Independent variables included mode of delivery, age, body mass index (BMI) [14] , education, monthly household income, marital status, couple relationship, chronic medical disease, and current depression. The parameter of couple relationship represented women’s attitudes towards their couple relationships measured using a seven-point bipolar adjective dimension from the Semantic Differential Osgood scale that ranged from “very unhappy” to “very happy”. The seven-point scale was dichotomized as “negative” (scale of 4 or less) and “positive” (scale of 5 or more). The cut-off point for income was 900USD, which represents twice the average income per capita in Beijing in 2011 [15] . Chronic medical diseases included hypertension, diabetes, hyperlipidemia, and endocrine disease requiring medication or medical consultation. Current depression was defined as a score of 10 or more on the validated Chinese version of the Edinburg Postnatal Depression Scale (EPDS) questionnaire [16] .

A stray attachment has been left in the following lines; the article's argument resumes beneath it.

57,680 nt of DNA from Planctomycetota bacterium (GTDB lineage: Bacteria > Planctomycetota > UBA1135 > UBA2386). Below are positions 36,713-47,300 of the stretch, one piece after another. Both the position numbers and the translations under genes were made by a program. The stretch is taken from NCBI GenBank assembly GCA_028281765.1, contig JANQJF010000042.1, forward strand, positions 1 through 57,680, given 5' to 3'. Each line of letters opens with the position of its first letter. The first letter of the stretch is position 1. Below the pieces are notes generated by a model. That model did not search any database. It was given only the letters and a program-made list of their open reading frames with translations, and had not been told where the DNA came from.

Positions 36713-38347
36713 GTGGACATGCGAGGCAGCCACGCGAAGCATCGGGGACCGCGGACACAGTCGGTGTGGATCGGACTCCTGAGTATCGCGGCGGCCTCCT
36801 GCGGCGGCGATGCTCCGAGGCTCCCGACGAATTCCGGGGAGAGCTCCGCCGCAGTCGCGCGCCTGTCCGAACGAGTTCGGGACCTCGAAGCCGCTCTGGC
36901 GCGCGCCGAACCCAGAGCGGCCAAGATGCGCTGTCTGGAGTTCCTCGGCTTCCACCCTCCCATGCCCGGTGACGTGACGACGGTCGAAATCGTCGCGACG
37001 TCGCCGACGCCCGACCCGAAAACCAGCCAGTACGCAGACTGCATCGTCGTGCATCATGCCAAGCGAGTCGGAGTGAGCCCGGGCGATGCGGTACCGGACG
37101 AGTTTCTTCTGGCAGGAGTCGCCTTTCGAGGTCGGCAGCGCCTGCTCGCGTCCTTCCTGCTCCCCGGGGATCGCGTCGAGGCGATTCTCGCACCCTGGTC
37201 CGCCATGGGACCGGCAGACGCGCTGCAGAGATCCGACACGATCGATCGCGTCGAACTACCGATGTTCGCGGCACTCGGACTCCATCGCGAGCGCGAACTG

Data were recorded in Epidata (version 3.1) and analyzed using R software (version 3.2.3, The R Foundation for Statistical Computing, Vienna, Austria 2015). Univariate analysis for FSD was performed using the chi-squared test for categorical variables and the Wilcoxon rank sum test for continuous variables. Variables with a P-value of less than 0.2 were included in a logistic regression model for FSD. The significance level was 0.05.

This study was approved by the Ethical Committee of the Faculty of Medicine, Prince of Songkla University, Songkhla, Thailand and the Ethical Committee of First Hospital of Tsinghua University, Beijing, China. All participants were provided with information regarding the study and gave written informed consent prior to data collection.

3. Results